Regardless if you serve on your community’s board of directors, live in a shared ownership community or manage one, it seems that everyone has questions at some point as various issues crop up. This month’s column includes some common and not so common occurrences. Not every community has specific guidelines for holiday decorations nor have most communities confronted the issue of a “sober home” being operated inside their borders. However, both of these issues are of great concern to some boards grappling with how much control is advisable to maintain residents’ expectations pertaining to the place they call home. Speaking of boards, is it the incumbent board’s responsibility to screen incoming candidates for eligibility purposes? Read on to find out.
Q: Halloween will be here soon and it is my favorite holiday. While I don’t think my display is excessive, my HOA has passed a rule limiting the number of decorations which can be displayed for any holiday as well as the length of time we can display these items. Is this legal?
A: The starting point for determining whether or not a Board rule is “legal” is to find the source of authority for rule-making. The documents must confer the authority to the Board to pass rules. That documentary provision should also specify whether or not the board can pass rules without membership approval and whether or not the board’s rule-making authority pertains only to behavior and activities on the common areas or can include rules pertaining to individual unit/lot use. Once you have determined that the Board has the power to pass rules, the next question is whether or not the particular rule you are scrutinizing is reasonable. In your example, if the rule is designed to prevent holiday decorations which constitute eyesores or perhaps present safety concerns due to size or number of items displayed, then it will likely be deemed reasonable. Also, a rule which states that decorations be removed within a reasonable time period after the holiday in question has passed also serves the reasonable purpose of maintaining the community’s aesthetics. A rule which prohibits displays for some holidays and not others would not likely pass muster. Boards considering this and other rules would be well advised to seek prior legal advice, particularly given this year’s U.S. Supreme Court ruling on disparate impact.
Q: We just found out that a convicted felon has been serving on our condominium board for more than a year. Wasn’t the board supposed to screen new candidates for the board and does this director’s presence mean all votes taken while he was serving are now invalid?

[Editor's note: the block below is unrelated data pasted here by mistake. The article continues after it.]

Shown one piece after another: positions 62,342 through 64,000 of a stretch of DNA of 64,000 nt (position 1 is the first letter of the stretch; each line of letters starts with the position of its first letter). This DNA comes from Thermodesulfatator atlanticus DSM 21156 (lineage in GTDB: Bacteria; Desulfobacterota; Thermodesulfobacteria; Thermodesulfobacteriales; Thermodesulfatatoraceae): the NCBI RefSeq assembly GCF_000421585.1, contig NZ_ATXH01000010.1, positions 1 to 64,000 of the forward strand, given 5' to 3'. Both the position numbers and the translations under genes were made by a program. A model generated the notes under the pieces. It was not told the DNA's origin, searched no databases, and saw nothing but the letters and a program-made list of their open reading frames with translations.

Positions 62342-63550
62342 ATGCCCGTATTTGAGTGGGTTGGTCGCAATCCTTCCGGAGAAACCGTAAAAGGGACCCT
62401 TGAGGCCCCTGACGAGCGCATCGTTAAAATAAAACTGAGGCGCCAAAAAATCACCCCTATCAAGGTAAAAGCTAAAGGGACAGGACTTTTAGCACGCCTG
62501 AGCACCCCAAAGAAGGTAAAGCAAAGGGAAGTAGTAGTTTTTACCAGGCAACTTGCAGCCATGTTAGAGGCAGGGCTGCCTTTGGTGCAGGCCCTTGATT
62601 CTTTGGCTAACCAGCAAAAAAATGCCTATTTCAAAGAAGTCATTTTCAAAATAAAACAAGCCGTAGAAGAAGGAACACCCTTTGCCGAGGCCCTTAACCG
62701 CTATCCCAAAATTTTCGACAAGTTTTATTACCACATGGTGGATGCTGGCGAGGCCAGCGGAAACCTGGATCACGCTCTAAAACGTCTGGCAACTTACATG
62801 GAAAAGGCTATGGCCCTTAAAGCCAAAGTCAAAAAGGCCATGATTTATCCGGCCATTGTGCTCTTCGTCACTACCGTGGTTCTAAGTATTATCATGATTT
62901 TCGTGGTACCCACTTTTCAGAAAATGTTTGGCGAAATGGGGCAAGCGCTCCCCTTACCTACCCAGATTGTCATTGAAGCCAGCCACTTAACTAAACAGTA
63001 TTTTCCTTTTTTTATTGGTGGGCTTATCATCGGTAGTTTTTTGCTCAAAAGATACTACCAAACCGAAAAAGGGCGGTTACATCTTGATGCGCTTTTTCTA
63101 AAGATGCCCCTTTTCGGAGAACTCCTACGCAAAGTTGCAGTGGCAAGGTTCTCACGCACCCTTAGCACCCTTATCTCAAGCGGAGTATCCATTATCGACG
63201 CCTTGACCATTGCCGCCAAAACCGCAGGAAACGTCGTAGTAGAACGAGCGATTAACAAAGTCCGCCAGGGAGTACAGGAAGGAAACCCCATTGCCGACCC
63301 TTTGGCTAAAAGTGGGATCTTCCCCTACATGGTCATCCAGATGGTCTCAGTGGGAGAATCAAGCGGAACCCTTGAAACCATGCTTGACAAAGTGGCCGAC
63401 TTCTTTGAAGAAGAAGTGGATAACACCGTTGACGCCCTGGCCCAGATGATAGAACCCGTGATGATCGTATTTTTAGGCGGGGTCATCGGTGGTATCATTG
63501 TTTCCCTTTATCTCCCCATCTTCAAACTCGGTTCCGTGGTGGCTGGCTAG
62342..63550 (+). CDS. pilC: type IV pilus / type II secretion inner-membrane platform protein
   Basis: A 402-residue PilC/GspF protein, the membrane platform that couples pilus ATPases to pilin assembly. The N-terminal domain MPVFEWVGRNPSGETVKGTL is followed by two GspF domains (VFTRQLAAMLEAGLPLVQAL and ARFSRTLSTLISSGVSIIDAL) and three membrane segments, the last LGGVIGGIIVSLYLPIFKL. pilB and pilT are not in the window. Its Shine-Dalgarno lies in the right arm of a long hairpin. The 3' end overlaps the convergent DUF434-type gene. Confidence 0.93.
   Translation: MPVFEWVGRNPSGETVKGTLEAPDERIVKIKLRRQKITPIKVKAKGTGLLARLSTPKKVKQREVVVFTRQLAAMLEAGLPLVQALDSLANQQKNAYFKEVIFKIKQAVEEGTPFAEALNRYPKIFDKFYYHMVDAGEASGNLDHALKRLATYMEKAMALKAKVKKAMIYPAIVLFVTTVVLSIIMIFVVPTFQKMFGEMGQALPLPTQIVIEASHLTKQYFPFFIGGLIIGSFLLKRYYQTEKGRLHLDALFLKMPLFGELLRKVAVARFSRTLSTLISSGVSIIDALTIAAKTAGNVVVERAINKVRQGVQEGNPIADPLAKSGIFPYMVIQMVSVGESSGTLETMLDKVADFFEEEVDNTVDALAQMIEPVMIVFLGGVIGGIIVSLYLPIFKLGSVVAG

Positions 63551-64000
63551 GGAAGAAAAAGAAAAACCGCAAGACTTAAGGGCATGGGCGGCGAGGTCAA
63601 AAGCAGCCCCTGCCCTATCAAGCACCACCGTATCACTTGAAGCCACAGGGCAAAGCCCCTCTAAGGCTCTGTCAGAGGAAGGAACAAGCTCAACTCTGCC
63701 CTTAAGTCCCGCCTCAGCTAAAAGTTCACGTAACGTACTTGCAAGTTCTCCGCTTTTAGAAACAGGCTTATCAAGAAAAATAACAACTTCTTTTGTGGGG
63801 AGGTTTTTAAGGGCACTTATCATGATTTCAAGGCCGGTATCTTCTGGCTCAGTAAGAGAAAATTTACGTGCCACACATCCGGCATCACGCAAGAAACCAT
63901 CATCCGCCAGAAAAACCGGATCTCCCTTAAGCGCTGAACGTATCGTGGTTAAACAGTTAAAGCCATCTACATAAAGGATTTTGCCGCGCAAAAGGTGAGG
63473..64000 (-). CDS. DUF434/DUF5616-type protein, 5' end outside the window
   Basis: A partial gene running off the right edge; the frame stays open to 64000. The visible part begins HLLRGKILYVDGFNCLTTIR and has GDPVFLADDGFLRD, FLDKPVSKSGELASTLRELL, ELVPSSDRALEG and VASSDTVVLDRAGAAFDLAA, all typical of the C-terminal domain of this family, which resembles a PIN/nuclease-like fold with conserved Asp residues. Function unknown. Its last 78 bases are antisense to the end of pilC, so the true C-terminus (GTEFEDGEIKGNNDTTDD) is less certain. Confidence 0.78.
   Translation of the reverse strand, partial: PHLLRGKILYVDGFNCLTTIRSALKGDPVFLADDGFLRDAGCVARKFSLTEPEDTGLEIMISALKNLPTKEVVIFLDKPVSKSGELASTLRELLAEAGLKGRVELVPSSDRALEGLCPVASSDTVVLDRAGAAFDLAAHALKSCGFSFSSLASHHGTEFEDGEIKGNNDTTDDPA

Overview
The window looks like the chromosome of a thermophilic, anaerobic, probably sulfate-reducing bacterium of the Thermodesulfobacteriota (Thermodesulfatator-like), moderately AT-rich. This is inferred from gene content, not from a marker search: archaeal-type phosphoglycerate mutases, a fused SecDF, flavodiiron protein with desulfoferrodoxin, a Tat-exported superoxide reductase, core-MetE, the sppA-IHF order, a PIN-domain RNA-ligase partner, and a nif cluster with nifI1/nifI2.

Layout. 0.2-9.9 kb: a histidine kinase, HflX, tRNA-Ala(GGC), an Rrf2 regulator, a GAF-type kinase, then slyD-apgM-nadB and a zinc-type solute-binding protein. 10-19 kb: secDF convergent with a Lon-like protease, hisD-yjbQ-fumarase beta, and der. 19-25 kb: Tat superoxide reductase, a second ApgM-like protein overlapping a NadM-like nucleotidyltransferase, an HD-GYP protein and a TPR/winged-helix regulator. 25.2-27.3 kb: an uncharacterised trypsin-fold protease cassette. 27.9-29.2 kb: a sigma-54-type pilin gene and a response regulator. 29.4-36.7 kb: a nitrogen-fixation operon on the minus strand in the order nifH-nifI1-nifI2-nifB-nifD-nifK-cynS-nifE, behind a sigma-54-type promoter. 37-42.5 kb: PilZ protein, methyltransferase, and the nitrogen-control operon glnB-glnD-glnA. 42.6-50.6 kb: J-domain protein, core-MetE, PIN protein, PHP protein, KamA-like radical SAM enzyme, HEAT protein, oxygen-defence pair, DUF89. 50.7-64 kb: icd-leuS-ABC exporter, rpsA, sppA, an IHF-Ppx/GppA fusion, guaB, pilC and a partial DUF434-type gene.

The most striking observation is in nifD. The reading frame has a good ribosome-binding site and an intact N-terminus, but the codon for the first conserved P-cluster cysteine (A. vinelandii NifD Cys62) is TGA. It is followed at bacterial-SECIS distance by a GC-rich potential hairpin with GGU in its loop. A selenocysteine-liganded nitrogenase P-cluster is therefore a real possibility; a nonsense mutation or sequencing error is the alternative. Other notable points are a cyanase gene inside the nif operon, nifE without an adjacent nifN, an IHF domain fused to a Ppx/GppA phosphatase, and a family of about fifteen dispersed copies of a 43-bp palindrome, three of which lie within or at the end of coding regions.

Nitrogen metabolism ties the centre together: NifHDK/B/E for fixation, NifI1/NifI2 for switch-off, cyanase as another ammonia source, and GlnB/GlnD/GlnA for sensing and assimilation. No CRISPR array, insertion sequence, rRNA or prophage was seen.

A: In Florida, convicted felons whose civil rights have not been restored for at least five years are not eligible to serve on community association boards. That being said, the shared ownership statutes do not impose an affirmative duty upon sitting boards to screen potential board candidates to determine their eligibility regarding prior criminal history. Some boards do include a statement on the Notice of Intent to Run form which requires the candidate to affirmatively state that he or she is not a convicted felon whose rights have not been restored. If a community wanted to take it a step further and screen candidates as a common expense, an amendment to the governing documents permitting such screening would be in order. Naturally, if a community decides to screen candidates for eligibility, that process should be undertaken consistently and not just with a certain agenda in mind.
Q: I serve on my HOA board. We just learned that a recent new purchaser is operating a “sober home” in our community. Our residents are very upset about this. Our documents prohibit commercial use on the lots. Can we shut down this sober home?
A: Many boards mistakenly believe that a commercial use restriction in their governing documents will allow them to prohibit an owner from operating a “sober home” facility inside the community. A “sober home” is typically designed to assist adults with substance abuse problems to deal with and overcome those problems in a group home setting. This kind of usage is cropping up in Florida homeowners’ associations. Despite a community’s screening authority and clear use restrictions in this regard, local fair housing agencies have ruled that community restrictions cannot be used to restrict this kind of usage. As such, boards must speak with experienced legal counsel to determine if there are other factors which may be actionable such as a nuisance violation or violations of a corporate ownership restriction if the sober home is owned by a business entity. Dealing with a sober home situation is one of many situations which a volunteer board of directors should not undertake on its own. Discrimination claims are fraught with the potential for liability so proceed with caution.
Donna DiMaggio Berger is a Shareholder with the statewide community association law firm of Becker & Poliakoff. She can be reached via email at [email protected] or by phone at 954-364-6031. If you have a question you would like answered in an upcoming column please let Ms. Berger know!